When your chow hound can inhale a meal faster than it took you to dish it out, you know you need to slow things down. Slow feeder bowls are the most well-known way to do this, but eager eaters still manage to gulp their food. Eating too fast is a dangerous habit that can cause anything from vomiting to life-threatening bloat. You need to find a way to slow down your dog, but that doesn’t mean spending hundreds of dollars on a rotating lineup of slow feeder bowls. For dogs that eat too fast, there’s something new in the pet world that can help. Snuffle mats are designed to be an interesting way to prolong meal times, and as an added bonus, dogs think they’re great fun.
What is a Snuffle Mat?
It looks like a shag carpet, but a snuffle mat is more than a groovy piece of home decor. It’s designed to mimic the way your dog’s ancestors foraged in long grass to find food. Your pampered pup doesn’t need to worry about foraging for their next meal, but it’s still part of their natural instinct. All you have to do is sprinkle your dog’s regular dry food onto the snuffle mat, and the individual pieces of kibble will fall into the cracks and crevices. Your dog won’t be able to see their food, but they’ll use their sensitive sniffer to smell what’s for dinner. They sniff and snuffle their way through the fabric to pick out their meal. It slows them down, and it’s also a valuable lesson in Nose Work.
The Advantages of Nose Work
Like agility training and flyball, Nose Work is a canine sport with professional competitions and official training. It’s an offshoot of the same training used to prepare professional scent detection dogs. Instead of sniffing drugs and firearms, however, Nose Work dogs are trained to search for target odors including birth, clove, and anise.
Nose Work is all about fostering a dog’s natural instinct to hunt. It’s an outlet where they’re free to stimulate their mind in the most natural way. Official trials include searches in four locations: interiors, exteriors, containers, and vehicles. Dogs are judged based on how accurate and how quickly they identify the target odors. Bloodhounds and Labs are known for excelling in the sport, but any dog with a nose can join in on the fun.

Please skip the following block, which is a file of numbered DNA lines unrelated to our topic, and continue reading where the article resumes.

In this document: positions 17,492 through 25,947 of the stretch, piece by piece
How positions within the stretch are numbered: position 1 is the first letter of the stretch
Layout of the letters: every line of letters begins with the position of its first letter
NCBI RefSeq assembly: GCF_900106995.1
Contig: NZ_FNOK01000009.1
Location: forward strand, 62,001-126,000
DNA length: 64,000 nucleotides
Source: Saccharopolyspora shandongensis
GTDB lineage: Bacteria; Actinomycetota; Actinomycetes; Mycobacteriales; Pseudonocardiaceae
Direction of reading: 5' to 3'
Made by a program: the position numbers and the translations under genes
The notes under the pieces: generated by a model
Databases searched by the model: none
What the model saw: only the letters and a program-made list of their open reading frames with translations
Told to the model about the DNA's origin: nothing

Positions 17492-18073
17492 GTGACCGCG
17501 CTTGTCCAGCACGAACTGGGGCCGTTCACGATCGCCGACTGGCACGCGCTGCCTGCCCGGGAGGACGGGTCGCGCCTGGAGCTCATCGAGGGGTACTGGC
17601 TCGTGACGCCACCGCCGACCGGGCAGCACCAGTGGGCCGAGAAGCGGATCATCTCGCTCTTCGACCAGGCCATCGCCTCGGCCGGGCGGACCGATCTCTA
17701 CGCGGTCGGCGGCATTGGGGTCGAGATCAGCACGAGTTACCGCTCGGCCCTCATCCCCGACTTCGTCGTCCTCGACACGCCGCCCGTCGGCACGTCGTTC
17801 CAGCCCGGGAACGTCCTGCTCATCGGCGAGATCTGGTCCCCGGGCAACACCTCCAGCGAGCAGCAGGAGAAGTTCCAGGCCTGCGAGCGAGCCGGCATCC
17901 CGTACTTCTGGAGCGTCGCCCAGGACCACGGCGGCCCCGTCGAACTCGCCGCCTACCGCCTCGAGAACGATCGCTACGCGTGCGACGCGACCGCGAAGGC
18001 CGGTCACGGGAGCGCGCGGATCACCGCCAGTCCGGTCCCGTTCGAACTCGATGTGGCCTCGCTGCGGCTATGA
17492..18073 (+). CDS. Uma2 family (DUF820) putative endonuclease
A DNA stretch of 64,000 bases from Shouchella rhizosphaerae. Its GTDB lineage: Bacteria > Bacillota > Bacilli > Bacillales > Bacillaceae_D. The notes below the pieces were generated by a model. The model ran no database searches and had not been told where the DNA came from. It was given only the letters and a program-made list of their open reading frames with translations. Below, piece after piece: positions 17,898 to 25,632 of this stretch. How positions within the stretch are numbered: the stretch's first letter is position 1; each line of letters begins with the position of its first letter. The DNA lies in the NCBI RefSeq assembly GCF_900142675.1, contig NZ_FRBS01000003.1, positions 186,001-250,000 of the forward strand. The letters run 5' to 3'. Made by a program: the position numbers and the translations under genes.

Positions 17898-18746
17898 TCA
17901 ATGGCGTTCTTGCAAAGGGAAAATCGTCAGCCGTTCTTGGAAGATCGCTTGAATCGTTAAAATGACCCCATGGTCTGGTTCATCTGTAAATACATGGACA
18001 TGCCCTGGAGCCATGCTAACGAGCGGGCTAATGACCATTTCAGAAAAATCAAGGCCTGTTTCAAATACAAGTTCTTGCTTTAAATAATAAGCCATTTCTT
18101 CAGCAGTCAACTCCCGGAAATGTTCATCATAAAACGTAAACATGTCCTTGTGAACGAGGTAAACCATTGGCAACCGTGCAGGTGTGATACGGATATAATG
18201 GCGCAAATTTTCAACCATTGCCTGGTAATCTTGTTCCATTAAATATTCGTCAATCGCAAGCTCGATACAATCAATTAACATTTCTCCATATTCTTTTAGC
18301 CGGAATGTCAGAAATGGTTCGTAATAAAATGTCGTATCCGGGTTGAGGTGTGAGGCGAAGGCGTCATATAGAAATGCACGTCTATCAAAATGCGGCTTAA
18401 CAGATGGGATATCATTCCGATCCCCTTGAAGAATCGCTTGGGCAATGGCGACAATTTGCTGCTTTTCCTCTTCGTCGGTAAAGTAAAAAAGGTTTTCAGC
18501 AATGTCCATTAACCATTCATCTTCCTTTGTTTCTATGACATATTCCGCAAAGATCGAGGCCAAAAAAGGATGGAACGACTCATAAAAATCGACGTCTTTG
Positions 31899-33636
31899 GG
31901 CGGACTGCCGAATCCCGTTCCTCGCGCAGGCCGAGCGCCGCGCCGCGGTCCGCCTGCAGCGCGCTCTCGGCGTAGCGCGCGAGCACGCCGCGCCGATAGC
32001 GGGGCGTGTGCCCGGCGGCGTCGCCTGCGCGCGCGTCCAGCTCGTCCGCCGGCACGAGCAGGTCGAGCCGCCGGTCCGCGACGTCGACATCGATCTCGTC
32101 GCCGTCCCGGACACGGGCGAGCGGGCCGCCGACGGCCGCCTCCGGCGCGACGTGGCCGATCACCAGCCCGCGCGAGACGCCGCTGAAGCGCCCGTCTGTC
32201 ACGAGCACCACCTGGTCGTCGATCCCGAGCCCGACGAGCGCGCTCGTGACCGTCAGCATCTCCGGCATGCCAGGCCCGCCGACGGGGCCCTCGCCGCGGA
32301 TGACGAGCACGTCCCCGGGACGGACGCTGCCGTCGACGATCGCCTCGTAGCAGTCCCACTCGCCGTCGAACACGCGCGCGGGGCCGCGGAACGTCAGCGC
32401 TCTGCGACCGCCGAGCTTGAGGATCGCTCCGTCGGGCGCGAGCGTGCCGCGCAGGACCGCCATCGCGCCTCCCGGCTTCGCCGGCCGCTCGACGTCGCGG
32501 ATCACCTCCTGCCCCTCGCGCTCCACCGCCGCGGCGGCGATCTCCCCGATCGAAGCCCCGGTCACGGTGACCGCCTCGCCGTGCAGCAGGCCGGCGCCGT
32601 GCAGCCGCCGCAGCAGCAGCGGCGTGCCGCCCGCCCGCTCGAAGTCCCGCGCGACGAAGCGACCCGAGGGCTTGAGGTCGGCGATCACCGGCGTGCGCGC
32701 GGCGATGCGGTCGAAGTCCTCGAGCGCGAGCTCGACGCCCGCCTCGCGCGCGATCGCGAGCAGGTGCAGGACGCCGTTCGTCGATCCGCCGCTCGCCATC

There are plenty of dogs that take their sniffing skills to the big leagues, but Nose Work is also enjoyed in a casual setting. The basis of the sport is all about stimulating the mind through scents. Even without essential oil of birch, your dog can learn the basics of Nose Work with nothing more than a handful of kibble and a snuffle mat.
Benefits of Snuffle Mats
A few minutes with a snuffle mat will provide your pup with the same sensory experience and excitement as their daily walk. Dogs love to stop and sniff every tree, road sign, and average-looking patch of grass. Stopping every few feet isn’t your idea of an ideal dog walk, but for your dog, the chance to explore the world through scent is vitally important. With a snuffle mat, they’re motivated to use their brain and their nose in a whole new way. It keeps their mind sharp, their body busy, and most dogs think snuffling for food is a fun game.
While your pup is busy on their scavenger hunt, there will be no chance of them gulping their food. Each piece of kibble is a prize worth working for. You can serve your pup’s entire meal on their snuffle mat. What used to take them 30 seconds could last up to 20 minutes depending on their size and snuffling skills. They’ll have time to thoroughly chew each bite, and you won’t worry about unhealthy eating habits.
More and more pup parents are falling in love with snuffle mats. They’re good for the brain as well as the belly, and there’s something about a snuffling dog that’s utterly adorable. The Sniff Doggy – Nose Work Mat from iHeartdogs is specifically designed to serve as both a Nose Work training tool and a slow feeder. The strips of fabric perfectly conceal hidden treasure that your dog will be enthusiastic about sniffing out. Get yours today to see how your pup enjoys this new take on dinner time.
Featured image via Nurtured Paws Dog Walking and Pet Care